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How To Use the Windows DNS Plugin

This plugin works against the Microsoft Windows DNS server. It doesn't matter whether it's hosted on-premises or in the cloud, physical or virtual, domain joined or standalone. As long as it can be managed via the standard DnsServer PowerShell module, it should be supported. This does not work against Azure DNS. Use the Azure plugin for that.


The DnsServer module is not available on Windows versions prior to Windows 8 and Windows Server 2012. So this plugin will only work on those OSes or newer. Using Zone Scopes requires the Windows 10 or Windows Server 2016 version of the module or newer.


This plugin currently does not work on non-Windows OSes in PowerShell Core. On Windows, it requires at least PowerShell 7.


DnsServer module

The client machine running Posh-ACME must have the DnsServer PowerShell module installed. On Windows Server OSes, this can be installed from Server Manager or via PowerShell as follows.

Install-WindowsFeature RSAT-DNS-Server

On Windows client OSes, you will need to download and install the appropriate Remote Server Administration Tools (RSAT) for your OS. The installers are historically OS specific. Here are links for Windows 10, Windows 8.1, Windows 8, and Windows 7.


The vast majority of testing for this plugin was done on Windows 10 and Windows Server 2016. Please submit issues if you run into problems on downlevel OSes.

PSRemoting and New-CimSession

The DnsServer module relies on PowerShell remoting via New-CimSession to establish a remote connection to the DNS server. Depending on your environment, PSRemoting might already be enabled. If not, you need to make sure it is working between your client and DNS server before trying to use Posh-ACME.

Typically, the easiest environment to get things working has both client and server domain joined to the same Active Directory or different domains where the client's domain credentials are trusted by the server's AD. In this case, you can try the following to test from the client machine.

# test in the context of the current process (current user)
$cs = New-CimSession -ComputerName

# test in the context of a different user
$cs = New-CimSession -ComputerName -Credential (Get-Credential)

In environments where one or both of the client and server are not domain joined, you may need to explicitly connect via HTTPS. This may involve extra steps during setup to enable an HTTPS listener on the server. Here is a decent guide on getting things setup with a self-signed certificate, though a trusted certificate would work as well. And here is how to test from the client machine.

$so = New-CimSessionOption -UseSsl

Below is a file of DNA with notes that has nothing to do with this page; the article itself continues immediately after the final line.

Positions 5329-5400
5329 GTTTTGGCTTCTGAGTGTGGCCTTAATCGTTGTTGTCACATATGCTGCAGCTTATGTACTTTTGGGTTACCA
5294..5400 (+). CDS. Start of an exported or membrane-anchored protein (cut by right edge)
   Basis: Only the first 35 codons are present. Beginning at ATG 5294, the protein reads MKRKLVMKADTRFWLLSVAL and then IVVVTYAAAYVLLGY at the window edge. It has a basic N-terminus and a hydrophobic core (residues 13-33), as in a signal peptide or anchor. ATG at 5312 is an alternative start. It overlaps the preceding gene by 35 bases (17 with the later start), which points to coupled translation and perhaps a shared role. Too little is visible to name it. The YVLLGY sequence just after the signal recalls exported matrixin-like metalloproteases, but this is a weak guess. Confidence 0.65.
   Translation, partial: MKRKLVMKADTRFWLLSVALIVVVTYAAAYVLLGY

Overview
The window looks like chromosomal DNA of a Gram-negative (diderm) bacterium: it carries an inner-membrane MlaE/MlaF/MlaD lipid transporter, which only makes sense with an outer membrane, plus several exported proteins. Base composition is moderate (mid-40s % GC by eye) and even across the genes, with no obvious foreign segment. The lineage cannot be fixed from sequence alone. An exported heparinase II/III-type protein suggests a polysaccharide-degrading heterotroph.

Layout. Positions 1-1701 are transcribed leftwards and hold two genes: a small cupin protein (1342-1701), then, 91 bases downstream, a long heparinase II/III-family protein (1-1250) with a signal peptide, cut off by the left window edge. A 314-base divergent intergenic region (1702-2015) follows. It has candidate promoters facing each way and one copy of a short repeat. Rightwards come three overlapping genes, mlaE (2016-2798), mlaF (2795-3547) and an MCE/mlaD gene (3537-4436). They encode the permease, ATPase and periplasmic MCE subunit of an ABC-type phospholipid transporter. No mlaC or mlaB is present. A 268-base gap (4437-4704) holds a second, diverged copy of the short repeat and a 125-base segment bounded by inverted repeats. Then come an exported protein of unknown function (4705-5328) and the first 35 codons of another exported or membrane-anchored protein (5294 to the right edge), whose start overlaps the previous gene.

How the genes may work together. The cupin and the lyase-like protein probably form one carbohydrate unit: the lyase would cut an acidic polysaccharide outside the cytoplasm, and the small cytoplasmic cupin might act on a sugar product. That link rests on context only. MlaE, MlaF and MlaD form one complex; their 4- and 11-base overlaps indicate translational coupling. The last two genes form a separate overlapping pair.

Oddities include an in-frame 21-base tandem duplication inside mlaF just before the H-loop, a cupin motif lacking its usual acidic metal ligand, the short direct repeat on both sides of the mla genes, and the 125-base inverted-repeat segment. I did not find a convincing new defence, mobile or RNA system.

$cs = New-CimSession -ComputerName -Credential (Get-Credential) -SessionOptions $so

Do not proceed until you can successfully establish a CimSession from the client to the DNS server.


Setting permissions on Windows DNS depends on whether the DNS zones are integrated with Active Directory or not. Standalone non-domain joined DNS servers don't really have granular permissions as far as I can tell. The user must be local administrator. AD integrated servers can usually set more granular permissions on a per-zone level or better. Suffice it to say, the account being used to connect must have adequate permissions to add and delete TXT records in the associated zone(s).

Using the Plugin

In a domain joined environment, the only required parameter is the hostname or IP of the DNS server unless you want the module to use different credentials than what PowerShell is running as. In that case, you would specify credentials and optionally the -WinUseSSL switch. Both of those tend to be required for non-domain joined servers.

# domain joined environment, no credentials or SSL needed
New-PACertificate -Plugin Windows -PluginArgs @{WinServer=''}

# standalone environment, adding credentials and SSL flag
$pArgs = @{
    WinServer = ''
    WinCred = (Get-Credential)
New-PACertificate -Plugin Windows -PluginArgs $pArgs

Advanced Features

Zone Scopes were added in the Windows Server 2016 version of the DNS server and are now supported in the plugin with the WinZoneScope parameter. This is useful if you have a split-brain DNS setup and your external zone is in the non-default scope. Using the parameter requires that your client be running the Windows 10/2016 version of the DnsServer module.

# using zone scope in domain joined environment
$pArgs = @{
    WinServer = ''
    WinZoneScope = 'external'
New-PACertificate -Plugin Windows -PluginArgs $pArgs

VirtualizationInstances are not currently supported. If you use that features and need it supported, please submit an issue describing your environment.